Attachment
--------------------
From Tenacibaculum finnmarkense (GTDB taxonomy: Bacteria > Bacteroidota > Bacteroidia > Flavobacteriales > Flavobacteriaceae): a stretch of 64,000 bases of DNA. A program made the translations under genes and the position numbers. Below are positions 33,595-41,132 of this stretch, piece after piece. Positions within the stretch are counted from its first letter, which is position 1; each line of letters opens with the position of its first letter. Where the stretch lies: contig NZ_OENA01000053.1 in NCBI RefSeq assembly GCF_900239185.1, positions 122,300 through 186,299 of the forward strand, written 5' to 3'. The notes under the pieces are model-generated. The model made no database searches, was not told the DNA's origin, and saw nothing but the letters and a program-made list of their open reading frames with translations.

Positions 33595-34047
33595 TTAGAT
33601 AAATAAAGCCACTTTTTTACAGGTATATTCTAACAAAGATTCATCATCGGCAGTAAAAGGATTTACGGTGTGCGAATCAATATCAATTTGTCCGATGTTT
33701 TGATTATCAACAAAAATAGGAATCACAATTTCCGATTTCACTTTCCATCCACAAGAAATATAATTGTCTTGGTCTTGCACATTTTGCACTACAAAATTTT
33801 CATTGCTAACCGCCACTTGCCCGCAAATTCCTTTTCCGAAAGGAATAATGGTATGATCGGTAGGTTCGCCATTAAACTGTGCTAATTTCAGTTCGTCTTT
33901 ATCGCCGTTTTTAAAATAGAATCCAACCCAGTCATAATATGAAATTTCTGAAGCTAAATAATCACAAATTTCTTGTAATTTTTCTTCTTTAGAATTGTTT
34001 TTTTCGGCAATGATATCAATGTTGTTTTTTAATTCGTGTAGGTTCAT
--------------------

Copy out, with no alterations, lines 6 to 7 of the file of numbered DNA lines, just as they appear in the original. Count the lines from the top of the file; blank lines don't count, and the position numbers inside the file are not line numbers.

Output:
33801 CATTGCTAACCGCCACTTGCCCGCAAATTCCTTTTCCGAAAGGAATAATGGTATGATCGGTAGGTTCGCCATTAAACTGTGCTAATTTCAGTTCGTCTTT
33901 ATCGCCGTTTTTAAAATAGAATCCAACCCAGTCATAATATGAAATTTCTGAAGCTAAATAATCACAAATTTCTTGTAATTTTTCTTCTTTAGAATTGTTT